The tempest continues in Canada, and globally, regarding issues of copyright law, consumers of media, Internet service providers, and content producers/owners of media. Many legal considerations focusing on copyright and distribution have been evolving and expanding since the early days of the internet and a range of financial, technical, and ethical issues continues to challenge and test the law in this area. While technology undoubtedly brought about a revolution in access, distribution and availability of media, it also brought about an opportunity for each player in the chain of creation, distribution, and consumption to attempt to maximize their position in the shifting landscape. In general, balance has not been the word of the day, and it has often fallen to the government and the courts to intervene in an attempt to find a fair, reasonable, and equitable balance in this area of law.

The latest ruling in this long running skirmish has wide-reaching implications. The Supreme Court of Canada has come down with a ruling in the case of Rogers Communications Inc. v Voltage Pictures, LLC wherein the Court sided with Rogers. It found that companies pursuing copyright violators should have to reimburse internet service providers for certain efforts in finding and disclosing the information of subscribers who have allegedly violated the law. In essence, it's a decision as to who should bear the costs in the hunt for those consumers who may have illegally shared or downloaded copyrighted media. As specific as the ruling is, the effects, at scale, could have real impact on the entire process given the potential sum of monies involved.

In this case, Voltage was attempting to sue Rogers subscribers with the goal of a "reverse" class action copyright lawsuit. Voltage, using surveillance software, had identified the IP addresses of thousands of users of file sharing software who they suspected of downloading movies they owned. Voltage then undertook Norwich orders to have the ISP disclose the identity and data of the subscribers associated with the IP addresses in question. In fulfilling these requests Rogers claimed that each undertaking took 20 to 30 minutes at a cost of $100 per hour and this would result in a charge back to Voltage of $2.75 million for this one action alone. The initial ruling on this case in 2016 by the Federal Court decided that Rogers did have the right to charge Voltage for their work; however, this was overturned on appeal in 2017. Rogers responded by appealing to the Supreme Court.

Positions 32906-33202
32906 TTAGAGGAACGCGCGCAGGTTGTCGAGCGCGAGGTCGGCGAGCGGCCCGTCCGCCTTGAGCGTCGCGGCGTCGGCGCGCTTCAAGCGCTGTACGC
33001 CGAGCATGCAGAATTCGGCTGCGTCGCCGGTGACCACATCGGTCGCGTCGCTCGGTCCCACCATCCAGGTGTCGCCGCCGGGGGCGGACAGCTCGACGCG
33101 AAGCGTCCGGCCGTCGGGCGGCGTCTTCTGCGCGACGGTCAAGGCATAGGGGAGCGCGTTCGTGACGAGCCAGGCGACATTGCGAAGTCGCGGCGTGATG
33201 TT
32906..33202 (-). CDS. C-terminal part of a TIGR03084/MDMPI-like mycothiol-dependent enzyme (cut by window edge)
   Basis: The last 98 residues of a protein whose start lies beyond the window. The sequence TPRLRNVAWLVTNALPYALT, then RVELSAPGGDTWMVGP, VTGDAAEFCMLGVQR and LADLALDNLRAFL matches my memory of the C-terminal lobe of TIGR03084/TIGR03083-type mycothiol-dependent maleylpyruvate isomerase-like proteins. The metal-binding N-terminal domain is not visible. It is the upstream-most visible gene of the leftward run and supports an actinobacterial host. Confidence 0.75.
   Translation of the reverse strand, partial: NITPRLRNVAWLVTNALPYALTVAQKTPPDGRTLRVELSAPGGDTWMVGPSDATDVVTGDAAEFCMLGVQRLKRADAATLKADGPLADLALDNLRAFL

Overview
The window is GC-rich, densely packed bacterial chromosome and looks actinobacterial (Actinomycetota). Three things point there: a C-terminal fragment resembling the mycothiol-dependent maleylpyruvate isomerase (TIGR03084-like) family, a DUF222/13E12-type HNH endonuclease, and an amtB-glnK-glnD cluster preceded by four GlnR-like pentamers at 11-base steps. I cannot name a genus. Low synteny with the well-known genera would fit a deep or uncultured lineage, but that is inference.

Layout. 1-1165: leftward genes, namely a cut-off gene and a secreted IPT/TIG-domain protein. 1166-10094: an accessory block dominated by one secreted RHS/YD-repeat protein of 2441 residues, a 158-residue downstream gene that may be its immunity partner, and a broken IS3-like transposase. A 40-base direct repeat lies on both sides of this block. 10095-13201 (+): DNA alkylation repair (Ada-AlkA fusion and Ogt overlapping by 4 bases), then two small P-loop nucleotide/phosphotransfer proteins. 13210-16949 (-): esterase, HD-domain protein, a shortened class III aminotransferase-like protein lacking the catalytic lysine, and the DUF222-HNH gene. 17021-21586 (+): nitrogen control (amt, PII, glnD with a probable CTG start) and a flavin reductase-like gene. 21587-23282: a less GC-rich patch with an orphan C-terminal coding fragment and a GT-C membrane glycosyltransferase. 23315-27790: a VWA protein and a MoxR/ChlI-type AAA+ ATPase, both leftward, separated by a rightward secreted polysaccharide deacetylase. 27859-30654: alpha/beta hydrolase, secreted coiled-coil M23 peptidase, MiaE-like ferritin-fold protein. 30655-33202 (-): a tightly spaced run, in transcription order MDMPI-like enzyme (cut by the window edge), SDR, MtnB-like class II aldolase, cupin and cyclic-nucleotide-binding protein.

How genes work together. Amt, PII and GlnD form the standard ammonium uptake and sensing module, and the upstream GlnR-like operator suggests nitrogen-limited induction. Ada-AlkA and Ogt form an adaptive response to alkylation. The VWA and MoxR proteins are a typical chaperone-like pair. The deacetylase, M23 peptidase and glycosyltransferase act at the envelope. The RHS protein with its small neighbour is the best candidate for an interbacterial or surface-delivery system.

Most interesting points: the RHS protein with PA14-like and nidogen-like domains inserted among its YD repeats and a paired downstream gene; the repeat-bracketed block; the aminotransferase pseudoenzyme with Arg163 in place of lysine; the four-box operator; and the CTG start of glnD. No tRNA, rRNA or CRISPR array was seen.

The court ruled that Rogers does have the right to charge but, at the same time, it has turned the issue back to the Federal Court to determine what a reasonable cost is for the ISP to execute this type of court order. The result is important given that it is estimated that there are about one million warnings in Canada that go out every month regarding the downloading of movies illegally. The sums involved in pursuing these actions at scale could be very substantial to content rights holders if they continue to be aggressive in this area.

The overall effects may be broad. For consumers who do not break any copyright laws there may be additional costs involved as copyright holders and ISPs determine the need to pass on any new costs that they incur. For those accused of illegally downloading content there is still the real issue of equating a specific IP address with any given individual who may or may not have committed an illegal act. For ISPs, and specifically content owners, there is the realization of the considerable costs involved in pursuing these actions in a blanket fashion against consumers.

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